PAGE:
The sun feels good on my feet. I’m sitting on the back porch, witnessing the shade shrink as the sun makes its progress across the sky. This morning it was tufted with puffy clouds, but now the sky is cerulean blue and streaked with washes of white clouds, as though watery paint is being moved over its surface, blown by an artist’s breath as it squeezes through a straw.
The kids swept the porch earlier, but another once over is needed, maybe even a good mopping, but I have other chores that await, too, inside.
My one day off a week.
It’s the kind of day that wants to keep me outside, with a good book (which I happen to be reading), in the shade. My feet poke out and rejoice in the sun. It isn’t too hot; a cool breeze is keeping things comfortable. Sometimes I can even smell the ocean in the air.
I am visited upon by a dragonfly the colour of fire. It flashes in the sunlight, alights on the tip of a banana leaf for long enough that I am able to scramble inside to grab my phone. Patiently it waits, posing for the camera, and as soon as the shutter snaps, it is airborne again, off to set fire to someone else’s day, to bring them a much needed message, if they pay close enough attention.
Hello sun. Daylight grows from here on out, my SAD-ridden spirit happily acknowledges.
The days will grow now, and though I would have liked to have a lovely quiet snowfall over Christmas, it seems unlikely given the mild (and hence rainy) temperatures we are currently having.
Maybe it’s because the end of a calendar year is nigh, but this time of year has a virtual flag on it for me to spend a bit of time reflecting on what has passed and on what is to come. The little incremental changes that happen daily don’t seem like much until they are reviewed in retrospect. We do a lot and we only realize it when we look back at it from a distance.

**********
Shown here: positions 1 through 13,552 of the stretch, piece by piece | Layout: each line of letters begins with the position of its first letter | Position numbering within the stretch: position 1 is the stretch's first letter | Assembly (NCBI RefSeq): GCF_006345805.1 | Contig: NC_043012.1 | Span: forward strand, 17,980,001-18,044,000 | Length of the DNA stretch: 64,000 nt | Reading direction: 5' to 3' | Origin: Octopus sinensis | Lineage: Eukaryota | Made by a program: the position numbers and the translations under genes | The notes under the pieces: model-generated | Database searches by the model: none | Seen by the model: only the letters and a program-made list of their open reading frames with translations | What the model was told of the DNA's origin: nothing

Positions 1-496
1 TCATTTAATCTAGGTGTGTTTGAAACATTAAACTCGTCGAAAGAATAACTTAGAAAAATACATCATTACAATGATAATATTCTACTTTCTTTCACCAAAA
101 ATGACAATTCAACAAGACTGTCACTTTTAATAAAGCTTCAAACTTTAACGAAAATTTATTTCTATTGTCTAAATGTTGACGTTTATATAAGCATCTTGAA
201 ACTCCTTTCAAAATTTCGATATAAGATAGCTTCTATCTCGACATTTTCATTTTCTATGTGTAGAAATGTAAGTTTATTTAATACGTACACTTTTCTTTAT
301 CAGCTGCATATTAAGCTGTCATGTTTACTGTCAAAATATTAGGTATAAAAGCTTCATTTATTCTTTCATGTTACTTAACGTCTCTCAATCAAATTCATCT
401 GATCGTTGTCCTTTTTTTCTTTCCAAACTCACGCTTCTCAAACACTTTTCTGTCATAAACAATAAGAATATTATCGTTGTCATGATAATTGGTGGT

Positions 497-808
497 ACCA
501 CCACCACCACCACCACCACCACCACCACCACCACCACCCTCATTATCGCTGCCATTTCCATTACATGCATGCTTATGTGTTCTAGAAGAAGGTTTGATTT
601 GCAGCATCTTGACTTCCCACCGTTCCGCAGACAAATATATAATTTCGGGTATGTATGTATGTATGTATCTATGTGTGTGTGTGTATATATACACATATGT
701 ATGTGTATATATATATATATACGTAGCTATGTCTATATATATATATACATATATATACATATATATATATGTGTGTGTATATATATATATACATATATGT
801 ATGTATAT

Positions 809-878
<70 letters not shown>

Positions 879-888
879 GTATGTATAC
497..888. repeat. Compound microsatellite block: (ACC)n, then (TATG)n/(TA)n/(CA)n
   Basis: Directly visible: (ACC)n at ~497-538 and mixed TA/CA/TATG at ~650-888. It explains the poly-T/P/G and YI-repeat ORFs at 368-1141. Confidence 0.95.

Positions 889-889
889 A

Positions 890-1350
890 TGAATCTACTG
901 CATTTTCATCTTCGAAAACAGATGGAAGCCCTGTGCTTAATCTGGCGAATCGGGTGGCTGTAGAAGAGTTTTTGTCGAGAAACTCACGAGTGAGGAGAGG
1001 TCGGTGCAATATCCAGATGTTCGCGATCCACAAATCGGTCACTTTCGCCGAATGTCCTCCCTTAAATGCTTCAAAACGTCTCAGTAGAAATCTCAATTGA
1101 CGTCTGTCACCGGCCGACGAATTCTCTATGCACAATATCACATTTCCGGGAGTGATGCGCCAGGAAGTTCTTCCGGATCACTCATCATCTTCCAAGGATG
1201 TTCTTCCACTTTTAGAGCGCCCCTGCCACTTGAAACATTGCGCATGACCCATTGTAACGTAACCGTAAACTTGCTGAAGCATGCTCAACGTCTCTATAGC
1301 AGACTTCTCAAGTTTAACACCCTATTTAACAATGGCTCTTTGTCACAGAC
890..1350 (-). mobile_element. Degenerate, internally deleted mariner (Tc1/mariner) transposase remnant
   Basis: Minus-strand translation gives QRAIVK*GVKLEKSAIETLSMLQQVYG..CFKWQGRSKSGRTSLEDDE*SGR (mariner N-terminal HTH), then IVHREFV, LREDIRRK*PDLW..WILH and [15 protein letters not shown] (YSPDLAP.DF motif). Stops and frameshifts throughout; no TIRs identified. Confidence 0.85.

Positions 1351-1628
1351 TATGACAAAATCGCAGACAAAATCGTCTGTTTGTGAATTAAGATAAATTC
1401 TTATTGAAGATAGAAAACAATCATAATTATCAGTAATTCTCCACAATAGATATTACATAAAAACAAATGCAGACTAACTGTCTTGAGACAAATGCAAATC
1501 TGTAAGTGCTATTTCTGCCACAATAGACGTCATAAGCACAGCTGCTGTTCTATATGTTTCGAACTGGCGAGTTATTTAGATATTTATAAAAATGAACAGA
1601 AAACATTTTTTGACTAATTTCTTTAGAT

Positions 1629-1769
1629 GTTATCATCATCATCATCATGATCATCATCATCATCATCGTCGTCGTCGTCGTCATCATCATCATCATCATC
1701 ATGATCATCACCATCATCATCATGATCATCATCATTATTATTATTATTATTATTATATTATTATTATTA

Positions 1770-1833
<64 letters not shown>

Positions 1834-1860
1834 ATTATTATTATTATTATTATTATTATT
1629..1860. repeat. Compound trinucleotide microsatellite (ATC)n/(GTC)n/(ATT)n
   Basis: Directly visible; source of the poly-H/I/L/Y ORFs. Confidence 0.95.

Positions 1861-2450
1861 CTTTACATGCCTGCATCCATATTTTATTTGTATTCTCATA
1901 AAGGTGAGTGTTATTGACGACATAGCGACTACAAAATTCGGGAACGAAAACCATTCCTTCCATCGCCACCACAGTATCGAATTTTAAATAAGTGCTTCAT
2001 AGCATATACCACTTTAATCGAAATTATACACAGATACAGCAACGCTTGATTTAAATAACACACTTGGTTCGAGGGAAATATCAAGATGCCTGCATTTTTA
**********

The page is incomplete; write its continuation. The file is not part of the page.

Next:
As my friend Jill so eloquently shares in her most recent newsletter, this time of year can bring with it all sorts of stress right along with the revelry – if you let it – and how we celebrate is ours to determine.
Since our wee family broke up in 2009, our holiday traditions have changed too. Since then I’ve spent a few years celebrating with friends rather than what little remains of my family (my son often travels to be with his dad over the holidays) or at times on my own (by choice).
I’m not sure what these celebrations signify for me anymore. I don’t have the urge to conspicuously consume, and I just don’t have the means to generously give gifts anymore. In many ways this ongoing situation has forced me to redefine how I might show appreciation and still remain in the giving spirit of the season.
A good part of this year was spent wracked with worry, with striving. I have been in full survival mode, and it squeezes out any room I might have had for creativity. Scrambling is exhausting work, so sleep was always a necessary refuge (what it lacked in quality was made up for in quantity).
I wish I had the discipline to work through it all, to create despite not having the urge (or the energy, really) to. Perhaps it would have reenergized me in the end. Or maybe it would have been akin to planting seeds in fallow ground – too late to investigate that now.
This year ends tinged with hope. There is a roof over our heads. We will have enough to feed ourselves and to pay for the necessities of life (in great part because of the help we are receiving from others).
I am grateful for –
A caring community
Memories to draw solace from
My creative muse
Possibility & potential
Everyday manifestation of the numinous
Opportunity to celebrate, always & everything
The rest of today will be spent cleaning up, doing laundry, experimenting with candied citrus and risen dough, making some lavender and thyme shortbread cookies. I have found that when life gets immensely complicated, the only thing left to do is to revel in simplicity.
Wishing you all love and the brightest of blessings.